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Selection in Captive Populations

abstract1 (full description below): In Ralls and Ballou (eds.), Genetic Management of captive populations. Zoo Biology 5: 127-138. 1986
Selection in Captive Populations. PDF/Acrobat file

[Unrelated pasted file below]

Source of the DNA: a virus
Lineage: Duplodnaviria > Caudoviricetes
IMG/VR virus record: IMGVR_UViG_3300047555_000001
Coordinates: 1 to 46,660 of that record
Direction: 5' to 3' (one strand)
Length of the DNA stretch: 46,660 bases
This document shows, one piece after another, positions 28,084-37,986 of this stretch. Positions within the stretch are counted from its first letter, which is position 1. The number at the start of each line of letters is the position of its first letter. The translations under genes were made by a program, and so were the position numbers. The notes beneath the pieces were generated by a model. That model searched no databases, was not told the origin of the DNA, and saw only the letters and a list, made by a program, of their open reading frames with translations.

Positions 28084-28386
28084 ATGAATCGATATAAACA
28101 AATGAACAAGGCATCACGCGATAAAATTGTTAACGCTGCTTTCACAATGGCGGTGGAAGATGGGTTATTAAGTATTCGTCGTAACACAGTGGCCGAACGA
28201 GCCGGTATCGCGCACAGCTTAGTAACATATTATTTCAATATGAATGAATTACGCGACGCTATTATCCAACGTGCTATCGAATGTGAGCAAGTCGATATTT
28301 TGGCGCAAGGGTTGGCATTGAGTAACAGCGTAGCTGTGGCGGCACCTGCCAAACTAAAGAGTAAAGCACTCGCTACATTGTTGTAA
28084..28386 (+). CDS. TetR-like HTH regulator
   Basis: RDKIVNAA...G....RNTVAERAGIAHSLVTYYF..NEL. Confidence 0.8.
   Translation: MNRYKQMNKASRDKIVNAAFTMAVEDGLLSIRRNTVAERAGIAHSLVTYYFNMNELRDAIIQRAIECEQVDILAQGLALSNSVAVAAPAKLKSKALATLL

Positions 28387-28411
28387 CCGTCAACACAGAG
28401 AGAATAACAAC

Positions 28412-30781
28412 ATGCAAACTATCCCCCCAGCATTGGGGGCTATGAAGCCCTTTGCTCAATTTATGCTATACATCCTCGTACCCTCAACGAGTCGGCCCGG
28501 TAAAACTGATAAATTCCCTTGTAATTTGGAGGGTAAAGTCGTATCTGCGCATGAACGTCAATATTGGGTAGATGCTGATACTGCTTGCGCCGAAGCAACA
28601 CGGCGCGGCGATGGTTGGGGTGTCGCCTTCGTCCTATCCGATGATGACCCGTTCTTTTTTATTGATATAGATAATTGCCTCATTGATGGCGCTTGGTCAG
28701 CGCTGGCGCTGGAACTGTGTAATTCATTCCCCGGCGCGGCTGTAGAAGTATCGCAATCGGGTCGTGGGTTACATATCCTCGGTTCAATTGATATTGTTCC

We have briefly reviewed types of genetic variation and selection in the wild as contrasted with selection in captive populations, along with the objectives of captive breeding programs, before recommending selection procedures for the genetic management of captive populations. Although some inadvertent selection for tameness and adaptation to captive environments is inevitable in captive populations, any selection that is actively applied to captive populations should have clearly defined objectives. In the long term there is little doubt that functions essential to survival in the wild (eg, flight from predators, ability to capture live prey) will be lost in captive populations unless they are subject to selection. This is clearly indicated by analogy with the loss of flight in birds on islands without predators and the loss of sight in cave organisms. Such losses of functions will normally occur over evolutionary time scales so they will only be of concern in very long-term captive population management.